§ The pipeline   § group   § choose/when   § try/catch/finally   § For-each loop   § For loop   § while loop   § until loop   § viewport   

Step Vocabulary

The vocabulary of atomic steps is effectively unbounded; anything that implements the step API can be used as an atomic step. The vocabulary of compound steps, or containers, is limited to what the current version of JAFPL provides.

The pipeline

The pipeline is the top-most object in your graph. You can bind an arbitrary number of external inputs, outputs, and options to it.


A group is simply a container. It has no special semantics.


The choose object takes one or more when objects. Each when object has a guard condition, “test”. When the choose runs, each when’s test is evaluated in turn (in the order that they were added to the choose). The first when for which the effective boolean value of the test is “true” is run. No other when runs. It is an error if no when matches, so make sure you put a “true” condition at the end.


The try-catch object takes a try object, zero or more catch objects, and, optionally, a finally object. Evaluation of the try is attempted. If that fails, its output is discarded and one of the catch branches is selected and run. In either case, the finally runs after the try/catch is otherwise finished.

For-each loop

A for-each loop iterates over a sequence of inputs, applying processing to each one.

For loop

A for loop iterates a fixed number of times. (You specify the start, which defaults to 1, the limit, and the increment, which also defaults to 1).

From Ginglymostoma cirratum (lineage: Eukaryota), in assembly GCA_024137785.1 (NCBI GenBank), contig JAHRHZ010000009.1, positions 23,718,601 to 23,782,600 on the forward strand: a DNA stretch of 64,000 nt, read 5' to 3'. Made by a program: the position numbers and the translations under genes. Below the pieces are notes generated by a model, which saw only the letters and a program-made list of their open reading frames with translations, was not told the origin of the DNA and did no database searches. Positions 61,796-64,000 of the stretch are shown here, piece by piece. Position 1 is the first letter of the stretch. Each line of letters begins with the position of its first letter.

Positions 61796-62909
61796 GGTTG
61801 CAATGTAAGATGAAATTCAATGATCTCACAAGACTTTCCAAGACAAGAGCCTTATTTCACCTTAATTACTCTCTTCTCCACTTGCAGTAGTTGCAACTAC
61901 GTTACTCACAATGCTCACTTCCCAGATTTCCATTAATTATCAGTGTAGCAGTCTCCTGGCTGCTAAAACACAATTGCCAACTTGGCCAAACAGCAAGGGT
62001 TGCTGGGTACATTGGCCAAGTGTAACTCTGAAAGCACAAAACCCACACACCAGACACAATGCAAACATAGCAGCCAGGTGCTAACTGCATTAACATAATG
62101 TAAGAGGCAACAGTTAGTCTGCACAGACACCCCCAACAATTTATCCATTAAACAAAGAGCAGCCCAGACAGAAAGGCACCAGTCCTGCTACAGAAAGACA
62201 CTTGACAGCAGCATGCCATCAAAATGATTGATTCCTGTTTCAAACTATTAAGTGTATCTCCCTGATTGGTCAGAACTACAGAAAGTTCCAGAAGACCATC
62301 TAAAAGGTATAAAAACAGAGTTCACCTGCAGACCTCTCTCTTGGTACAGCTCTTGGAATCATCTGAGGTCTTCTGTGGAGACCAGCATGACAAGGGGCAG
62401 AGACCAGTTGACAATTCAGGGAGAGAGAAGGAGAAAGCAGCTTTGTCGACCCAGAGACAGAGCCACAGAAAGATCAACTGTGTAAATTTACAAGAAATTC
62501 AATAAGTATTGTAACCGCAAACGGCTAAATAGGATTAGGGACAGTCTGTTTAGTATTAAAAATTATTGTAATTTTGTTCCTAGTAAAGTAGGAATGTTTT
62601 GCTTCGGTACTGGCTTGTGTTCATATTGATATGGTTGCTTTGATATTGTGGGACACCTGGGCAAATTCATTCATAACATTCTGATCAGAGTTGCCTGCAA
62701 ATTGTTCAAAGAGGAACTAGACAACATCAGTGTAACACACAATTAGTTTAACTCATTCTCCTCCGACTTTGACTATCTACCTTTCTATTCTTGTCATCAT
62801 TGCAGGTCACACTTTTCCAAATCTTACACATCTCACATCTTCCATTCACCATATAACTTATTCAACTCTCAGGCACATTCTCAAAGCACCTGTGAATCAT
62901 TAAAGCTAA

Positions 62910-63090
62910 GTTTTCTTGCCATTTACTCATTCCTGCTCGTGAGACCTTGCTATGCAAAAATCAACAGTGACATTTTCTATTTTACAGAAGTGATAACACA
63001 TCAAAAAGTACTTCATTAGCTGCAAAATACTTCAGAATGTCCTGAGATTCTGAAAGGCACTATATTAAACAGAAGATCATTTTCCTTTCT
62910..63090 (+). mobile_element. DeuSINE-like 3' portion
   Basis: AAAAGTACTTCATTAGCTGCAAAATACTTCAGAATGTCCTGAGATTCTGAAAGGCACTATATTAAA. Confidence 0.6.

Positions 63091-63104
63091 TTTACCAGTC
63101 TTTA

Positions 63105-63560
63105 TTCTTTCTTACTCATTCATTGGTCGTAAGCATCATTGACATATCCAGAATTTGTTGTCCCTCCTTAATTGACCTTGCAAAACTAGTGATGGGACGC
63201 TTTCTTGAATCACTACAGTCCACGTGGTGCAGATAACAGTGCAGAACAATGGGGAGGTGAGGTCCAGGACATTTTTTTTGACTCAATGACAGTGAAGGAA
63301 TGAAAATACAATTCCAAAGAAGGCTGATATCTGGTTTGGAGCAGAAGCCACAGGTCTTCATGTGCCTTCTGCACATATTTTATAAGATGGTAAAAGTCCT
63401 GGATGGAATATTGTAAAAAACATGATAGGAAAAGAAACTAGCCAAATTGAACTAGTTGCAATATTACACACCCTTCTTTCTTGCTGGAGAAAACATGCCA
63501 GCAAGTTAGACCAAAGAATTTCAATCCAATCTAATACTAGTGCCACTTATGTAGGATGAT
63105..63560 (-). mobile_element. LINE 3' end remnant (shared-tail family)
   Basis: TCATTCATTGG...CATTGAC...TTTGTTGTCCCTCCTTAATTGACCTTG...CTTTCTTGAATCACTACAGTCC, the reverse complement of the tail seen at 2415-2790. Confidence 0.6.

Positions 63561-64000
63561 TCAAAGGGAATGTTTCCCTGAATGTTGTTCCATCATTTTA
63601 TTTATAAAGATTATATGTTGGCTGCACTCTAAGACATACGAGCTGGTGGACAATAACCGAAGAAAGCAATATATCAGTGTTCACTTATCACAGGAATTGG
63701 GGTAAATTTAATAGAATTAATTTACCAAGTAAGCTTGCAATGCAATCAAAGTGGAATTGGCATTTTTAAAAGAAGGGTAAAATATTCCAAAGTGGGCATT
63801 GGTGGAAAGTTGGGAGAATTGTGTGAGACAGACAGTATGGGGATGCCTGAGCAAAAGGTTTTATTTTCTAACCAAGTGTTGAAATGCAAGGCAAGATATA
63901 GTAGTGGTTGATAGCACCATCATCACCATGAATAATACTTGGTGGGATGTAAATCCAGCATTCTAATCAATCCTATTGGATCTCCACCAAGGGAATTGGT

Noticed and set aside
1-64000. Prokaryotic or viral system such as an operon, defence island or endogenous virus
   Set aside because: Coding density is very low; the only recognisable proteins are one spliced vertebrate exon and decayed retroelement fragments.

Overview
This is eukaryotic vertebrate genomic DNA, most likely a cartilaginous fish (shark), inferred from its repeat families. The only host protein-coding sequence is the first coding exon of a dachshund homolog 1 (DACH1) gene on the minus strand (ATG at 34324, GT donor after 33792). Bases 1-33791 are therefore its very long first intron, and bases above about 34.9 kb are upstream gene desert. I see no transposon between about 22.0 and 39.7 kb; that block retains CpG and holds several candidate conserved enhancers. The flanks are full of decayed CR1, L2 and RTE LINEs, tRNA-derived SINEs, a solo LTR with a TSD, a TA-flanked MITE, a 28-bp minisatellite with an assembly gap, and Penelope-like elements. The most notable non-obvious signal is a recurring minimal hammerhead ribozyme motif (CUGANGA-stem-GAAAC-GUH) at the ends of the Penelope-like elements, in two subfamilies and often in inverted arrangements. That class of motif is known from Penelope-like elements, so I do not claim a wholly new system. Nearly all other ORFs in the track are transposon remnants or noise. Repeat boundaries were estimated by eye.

while loop

A while loop takes a single input and a tester. If testing the input returns true, the loop is evaluated. The tested input appears on the “current” port of the loop. The body of the loop must write exactly one result to the “test” output port of the loop. When the loop finishes, the result written to “test” is tested again. Iteration continues until the test returns false.

until loop

An until loop takes a single input and a comparator. The body of the loop is evaluated once using the input as the “current” input. The body of the loop must write exactly one result to the “test” output port of the loop. When the loop finishes, the comparator is passed the original input and the result. If it returns true, the process begins again with the result as the new input.


A viewport decomposes an input into a series of fragments. How the fragment are constructed is determined by the implementation. Each fragment is processed by the pipeline that the viewport contains. The resulting collection of fragments (both the ones selected for processing and the ones not selected) are stitched back together to produce the result.